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The Anatomy of a Failed Campaign

November 17, 2002

by Christopher G. Adamo

With the 2002 mid-term elections apparently serving as a referendum on President Bush, and with Republicans across the land reaping the benefits of his popularity, victory for the Republican gubernatorial candidate in a GOP dominated state like Wyoming might have been presumed to be a "given." But such was not the case for Republican candidate Eli Bebout who lost on Tuesday to his Democratic challenger, Dave Freudenthal.

The manner in which the Bebout campaign managed to alienate its base should serve as a lesson to Wyoming’s Republican leadership (as well as to Republican policy makers in every state). Sadly, if recent history is any indication, this painful lesson will not be learned. Prior to the administration of Jim Geringer, the outgoing two-term Governor, Wyoming went for two decades with Democrats holding the position of chief executive.

Perhaps Eli Bebout would have made a good governor for Wyoming. At this point, it is not likely that anyone will ever know. What is known however is that the leadership of the Wyoming GOP presumed the state’s politics to be all about them. And it was to Mr. Bebout’s misfortune that they were able to totally define him as a candidate. From the time he left the Democrat Party in the early 1990’s, Bebout was placed "front and center" in Republican politics, to the total bewilderment of the rank and file Wyoming Republicans. Clearly, he was being predestined for major office, but not as a result of a groundswell of "grassroots" support. Rather, power brokers at the heart of the Wyoming GOP had simply decided it would be so. And the "peasantry" was expected to follow.

However, certain unforeseen events made for "potholes" on Bebout’s road to the Governor’s mansion, but it was the reaction of the Bebout campaign, along with that of the party "machinery" who sought his coronation, that eventually doomed his bid to be governor. Ray Hunkins, a political outsider and conservative of sterling reputation, decided to run against him in the primary. While Hunkins’ appeal was directed towards the inherent conservatism of Wyoming’s common folk, Bebout’s emphasis was on his connections within the state’s political circles. The most dominant Bebout ad of the primary season explained "forty nine members of the state legislature endorse Eli Bebout for Governor."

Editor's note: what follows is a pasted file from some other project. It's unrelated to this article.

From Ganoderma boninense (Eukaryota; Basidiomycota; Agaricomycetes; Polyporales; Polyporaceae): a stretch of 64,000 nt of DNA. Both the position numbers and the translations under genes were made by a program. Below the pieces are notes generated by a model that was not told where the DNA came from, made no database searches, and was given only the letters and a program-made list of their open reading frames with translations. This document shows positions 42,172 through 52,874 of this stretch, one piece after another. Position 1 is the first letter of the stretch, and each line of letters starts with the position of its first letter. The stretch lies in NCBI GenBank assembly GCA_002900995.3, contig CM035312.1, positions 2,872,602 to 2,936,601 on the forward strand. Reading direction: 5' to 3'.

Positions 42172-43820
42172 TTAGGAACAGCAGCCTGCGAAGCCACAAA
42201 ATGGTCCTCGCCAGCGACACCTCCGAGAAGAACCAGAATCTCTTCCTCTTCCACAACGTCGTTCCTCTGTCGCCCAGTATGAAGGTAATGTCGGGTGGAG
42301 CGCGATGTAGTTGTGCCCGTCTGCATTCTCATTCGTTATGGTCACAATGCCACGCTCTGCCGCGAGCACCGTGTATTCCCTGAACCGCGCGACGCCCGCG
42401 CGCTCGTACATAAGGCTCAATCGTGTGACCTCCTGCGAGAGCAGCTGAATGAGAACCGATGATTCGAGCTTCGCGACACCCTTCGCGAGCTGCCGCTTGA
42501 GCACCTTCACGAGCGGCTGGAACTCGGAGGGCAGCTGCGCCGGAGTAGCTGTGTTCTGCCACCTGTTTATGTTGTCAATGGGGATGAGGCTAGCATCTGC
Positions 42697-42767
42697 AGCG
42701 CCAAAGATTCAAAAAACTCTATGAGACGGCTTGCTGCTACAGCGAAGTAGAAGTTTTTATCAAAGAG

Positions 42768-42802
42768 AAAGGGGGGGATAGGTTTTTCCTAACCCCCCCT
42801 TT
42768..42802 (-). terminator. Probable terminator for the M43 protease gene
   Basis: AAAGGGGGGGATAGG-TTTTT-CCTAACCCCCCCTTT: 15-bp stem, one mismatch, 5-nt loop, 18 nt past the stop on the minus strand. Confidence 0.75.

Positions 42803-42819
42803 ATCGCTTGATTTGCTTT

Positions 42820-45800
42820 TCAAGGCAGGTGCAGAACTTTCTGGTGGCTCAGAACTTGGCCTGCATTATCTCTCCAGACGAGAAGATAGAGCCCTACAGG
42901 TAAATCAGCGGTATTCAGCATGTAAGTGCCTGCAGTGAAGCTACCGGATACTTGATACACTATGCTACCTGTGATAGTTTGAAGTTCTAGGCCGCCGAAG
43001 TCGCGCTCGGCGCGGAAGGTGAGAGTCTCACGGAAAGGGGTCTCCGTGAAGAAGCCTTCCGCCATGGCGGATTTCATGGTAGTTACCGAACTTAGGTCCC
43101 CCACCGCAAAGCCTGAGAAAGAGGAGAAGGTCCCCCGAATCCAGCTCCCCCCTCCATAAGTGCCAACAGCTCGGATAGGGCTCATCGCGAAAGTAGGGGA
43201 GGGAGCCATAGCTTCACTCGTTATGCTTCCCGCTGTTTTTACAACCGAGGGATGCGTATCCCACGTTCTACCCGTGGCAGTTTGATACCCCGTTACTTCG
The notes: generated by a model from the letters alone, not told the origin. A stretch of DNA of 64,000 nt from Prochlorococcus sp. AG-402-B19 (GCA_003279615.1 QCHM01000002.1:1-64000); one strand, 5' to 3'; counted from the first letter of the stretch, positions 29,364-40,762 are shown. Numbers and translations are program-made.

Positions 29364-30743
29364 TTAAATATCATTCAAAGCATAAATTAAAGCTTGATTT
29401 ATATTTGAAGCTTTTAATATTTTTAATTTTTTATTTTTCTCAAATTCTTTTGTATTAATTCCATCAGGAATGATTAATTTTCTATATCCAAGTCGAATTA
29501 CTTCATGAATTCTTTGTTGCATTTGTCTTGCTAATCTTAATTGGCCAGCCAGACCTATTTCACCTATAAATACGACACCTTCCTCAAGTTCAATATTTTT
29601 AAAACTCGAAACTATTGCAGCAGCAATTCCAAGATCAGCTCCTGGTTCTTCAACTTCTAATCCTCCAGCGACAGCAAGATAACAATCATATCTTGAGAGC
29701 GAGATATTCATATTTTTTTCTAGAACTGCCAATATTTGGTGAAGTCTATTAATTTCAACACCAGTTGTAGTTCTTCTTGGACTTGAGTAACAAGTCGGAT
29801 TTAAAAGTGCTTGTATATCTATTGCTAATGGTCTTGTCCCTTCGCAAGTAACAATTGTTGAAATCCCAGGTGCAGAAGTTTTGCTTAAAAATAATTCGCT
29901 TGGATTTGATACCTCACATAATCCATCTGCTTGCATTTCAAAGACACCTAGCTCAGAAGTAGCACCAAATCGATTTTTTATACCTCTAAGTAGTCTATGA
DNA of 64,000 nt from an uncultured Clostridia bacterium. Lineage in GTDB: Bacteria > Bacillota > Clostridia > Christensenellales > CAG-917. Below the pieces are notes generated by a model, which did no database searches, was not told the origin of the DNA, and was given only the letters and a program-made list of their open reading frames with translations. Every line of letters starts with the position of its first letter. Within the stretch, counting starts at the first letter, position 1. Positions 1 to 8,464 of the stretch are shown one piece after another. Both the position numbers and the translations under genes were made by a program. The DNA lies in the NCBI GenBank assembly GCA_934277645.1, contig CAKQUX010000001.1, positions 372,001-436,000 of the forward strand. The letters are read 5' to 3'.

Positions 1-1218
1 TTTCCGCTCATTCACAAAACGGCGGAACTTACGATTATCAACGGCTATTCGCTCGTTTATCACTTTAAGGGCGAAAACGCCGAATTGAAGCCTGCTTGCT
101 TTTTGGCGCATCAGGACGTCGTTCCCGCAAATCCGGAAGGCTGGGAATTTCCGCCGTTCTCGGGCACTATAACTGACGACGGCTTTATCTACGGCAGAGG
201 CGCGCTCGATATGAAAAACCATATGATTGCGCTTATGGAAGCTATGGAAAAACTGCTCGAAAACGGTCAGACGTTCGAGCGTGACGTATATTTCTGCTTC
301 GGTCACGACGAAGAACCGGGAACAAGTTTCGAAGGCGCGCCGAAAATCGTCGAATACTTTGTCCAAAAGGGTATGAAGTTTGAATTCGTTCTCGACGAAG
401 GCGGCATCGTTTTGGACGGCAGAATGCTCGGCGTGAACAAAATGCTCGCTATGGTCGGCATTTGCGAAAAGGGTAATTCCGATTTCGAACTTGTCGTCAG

As the day of the primary election approached, the Hunkins campaign continued to gain momentum to the point that, with one week left before the August primary, the race had become virtually a dead heat. In response to the large number of undecided voters, the Bebout campaign resorted, once again, to "insider" strategizing. Rather than deal, head on, with the issues that Hunkins was calling into question, the Bebout camp engaged former Senator Alan Simpson in a vicious attack ad campaign. Though Simpson was successful in the short term, based on the sheer force of his nastiness, the ploy began to sour in the stomachs of the Wyoming people in the immediate aftermath of the primary.

So, although the sordid tactic propelled Bebout to a primary victory, cynicism among voters festered. When, in the final days before the November elections, the Bebout campaign attempted another brutal assault against Democratic opponent Dave Freudenthal, the pattern of dirty politics was too much for Wyomingites to bear, and the effort backfired, ultimately costing Bebout the Governorship.

As for Governor-elect Freudenthal, he appears to be misreading the election as a referendum on himself. Though Wyoming overlooked his being a Clinton appointee (largely due to the fact that the state’s Republican party has, when convenient, endorsed Clinton appointees of dubious reputation...), his election did not constitute a mandate for liberalism in the Cowboy State. Apparently oblivious to this, Freudenthal has stated that, among other things, he intends to "take Wyoming back from the special interests, and make it a place which puts people first." Worse than being merely liberal diatribe, his statement constitutes an unmistakable reference to Bill Clinton’s 1992 treatise "Putting People First."

If this is a true indication of his governing philosophy, it will ultimately make him as venerated among Wyomingites as, say, Sarah Brady. Unless Freudenthal comes to grips with the reality of his situation and governs as the conservative he often claimed to be during the campaign, he will set the stage for an inevitable ouster in 2006. That is unless the Wyoming GOP refuses to learn by its mistakes and proceeds to ramrod another candidate chosen by the arrogant elitists who control it.


Christopher G. Adamo is a freelance writer who lives in southeastern Wyoming with his wife and sons. He has been involved in grassroots political activity for many years. Chris was the editor of the Wyoming Christian from 1994 to 1996, and his columns can also been seen at

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For more of Christopher's articles, visit his archives.

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